Friday, March 02, 2007

Five Questions

Wolfangel was kind enough to send me five questions so that I could pretend to be the sort of famous person that gets interviewed. This way I can kid myself that I blog about stuff that my readers really want to know.


1. What country that you have never lived in would you choose to live in next?

Sweden. Canada.

Do I have to pick just one? Then Sweden. It's a lot like Denmark, which has probably been my favourite place I've lived so far, but Sweden is not as anti-immigrant, so I wouldn't have to cringe with shame at my good fortune every time one of my immigrant friends gets hassled by the police or, you know, deported. Sweden has lots going for it: good health system, good schools, other good social services, not too much poverty. Fun language. Geekman's family is there, so we'd have people to go hunt moose with. And it has pretty scenery:


Oops. I mean:






2. What single food item would you be unwilling to give up?

Last year I would have said cake. And biscuits. And lollies. And chocolate. (I'm not very good at counting to "single"). But I'm doing quite well without any of those so far in my little experiment. I don't know if I could give them up forever, though.

What else? Maybe the food of the Versatility Gods (glingleglingleglingle) otherwise known as potatoes?


3. If you could change one thing in your field, what would that change be? (Not a change in the culture of academia generally -- specific to the field.)


Ooh, that's a fun question.

I think a change that might just fix all my gripes with my field would be to make a broad undergrad education in a whole bunch of different theories of linguistics compulsory before students were allowed to toddle off and do research. Currently, at most universities I know, undergrad teaching is very polarised. If your institution is a hotbed of Chomsky-flavoured syntacticians, like mine was, you will wind up believing that that is the only way to do linguistics and that everyone else is misguided and out-of-date. If it is any other flavour of department, you will come out believing that Chomsky and his merry band of Minimalists are the Antichrist. (Collectively.)

The linguists whose work impresses me the most are those who aren't firmly in any particular camp, but who do heavily data-driven studies (using real! human! speech! Or, in the case of historical linguistics, actual attested texts). They then explore these using theory as a tool to try to work out what is going on with language, rather than using language data (all too often straight out of their heads) to try to work out what is going on with the theory.

It's always nice when people remember that theories are human constructs for visualising and talking about data, rather than absolute truths with independent existence. And when they remember that language is something created by and spoken by people, and that language doesn't do stuff or know stuff; people do.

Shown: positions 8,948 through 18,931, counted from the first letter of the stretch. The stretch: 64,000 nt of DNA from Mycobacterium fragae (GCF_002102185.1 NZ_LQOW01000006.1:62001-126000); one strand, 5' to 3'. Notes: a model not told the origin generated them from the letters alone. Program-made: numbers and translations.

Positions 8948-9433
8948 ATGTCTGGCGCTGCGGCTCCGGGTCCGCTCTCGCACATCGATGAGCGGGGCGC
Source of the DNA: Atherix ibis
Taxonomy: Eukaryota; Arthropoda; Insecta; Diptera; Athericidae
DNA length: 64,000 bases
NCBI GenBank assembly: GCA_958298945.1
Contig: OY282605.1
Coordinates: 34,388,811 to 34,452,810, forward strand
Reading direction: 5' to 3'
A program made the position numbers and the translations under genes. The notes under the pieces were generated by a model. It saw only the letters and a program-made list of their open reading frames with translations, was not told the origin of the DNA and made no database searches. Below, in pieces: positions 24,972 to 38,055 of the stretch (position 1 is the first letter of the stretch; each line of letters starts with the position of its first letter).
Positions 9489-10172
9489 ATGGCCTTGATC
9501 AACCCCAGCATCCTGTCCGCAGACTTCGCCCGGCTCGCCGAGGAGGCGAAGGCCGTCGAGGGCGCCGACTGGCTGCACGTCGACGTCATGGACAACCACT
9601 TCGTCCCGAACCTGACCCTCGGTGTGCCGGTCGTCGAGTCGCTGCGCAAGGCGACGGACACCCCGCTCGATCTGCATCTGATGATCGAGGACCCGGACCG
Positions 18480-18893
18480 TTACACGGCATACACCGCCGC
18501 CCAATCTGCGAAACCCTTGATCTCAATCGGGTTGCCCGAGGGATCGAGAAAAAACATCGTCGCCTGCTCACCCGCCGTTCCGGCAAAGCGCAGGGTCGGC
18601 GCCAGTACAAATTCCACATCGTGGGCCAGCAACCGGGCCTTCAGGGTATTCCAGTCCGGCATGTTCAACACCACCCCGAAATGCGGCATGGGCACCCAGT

\end{rant}


4. What song have you most recently listened to obsessively (many times in a day, even in a row)?

M├ętisse: Boom boom ba. Lisa Ekdahl: Olyckssyster. Carla Bruni: Quelqu'un m'a dit. (Looks like I still can't count to one.) I have had these in a 3-song playlist playing repeatedly for the last two days.

Before that it was Sarah McLachlan's Adia and Galileo by the Indigo Girls.

(Help, I can't stop linking Wikipedia!)


5. Mulled wine or hot apple cider?

Mulled wine. I'm not even sure if we are on the same page with regard to apple cider. I've heard rumoured that when Americans use the term "cider", they mean something like apple juice rather than the fizzy alcoholic stuff. I don't know if that applies to Canadians too.

I once got drunk enough to experiment with heating up (alcoholic, fizzy) apple cider, but it wasn't one of my best ideas.


If anyone else would like me to come up with five questions for them, I'd be glad to.

7 Comments:

wolfa said...

When I am less exhausted, I have a comment on your question 3, but:

apple cider, usually unpasteurised apple juice, sometimes fermented
hard apple cider, always fizzy
hot apple cider, never fizzy, usually with random spices in it, occasionally with alcohol in it.

I like mulled wine, too. I'd have to go with the other just cause I drink non-alcoholic things more often.

I really like Boom Boom Ba.

JustMe said...

i love carla bruni!
and i'll take some questions please!

Jana said...

iTunes tells me that Quelqu'un m'a dit is my most frequently-heard song of all the songs in my library. Carla Bruni has a new CD out, but unfortunately it's in English.

I like Olyckssyster, too, but the one that really gets me from that album is Dom band som binder mig. Have you listened to any of her jazz discs?

P.S. I would like five questions as well, please.

StyleyGeek said...

justme: what's your email address?

StyleyGeek said...

Wolfa, you are making me nervous about what you will say about #3. I should probably clarify that obviously there is a place for research that tests a theoretical model against data in order to improve the theory, but the people who do a lot of that sort of research and only that sort, especially if just within one particular framework, tend to be the ones who start talking and writing as though language (and the theory) has a mind of its own.

JustMe said...

oops, yah that would help. seekingacademia at hotmail.com

Kristen said...

It's not a rumor. American apple cider is sort of like wassail--it is heated apple juice with spices (cloves, nutmeg, etc...). It wasn't until I studied abroad in Oxford, England that I had my first taste of "hard" cider (as we called it). Strongbow is by far the best.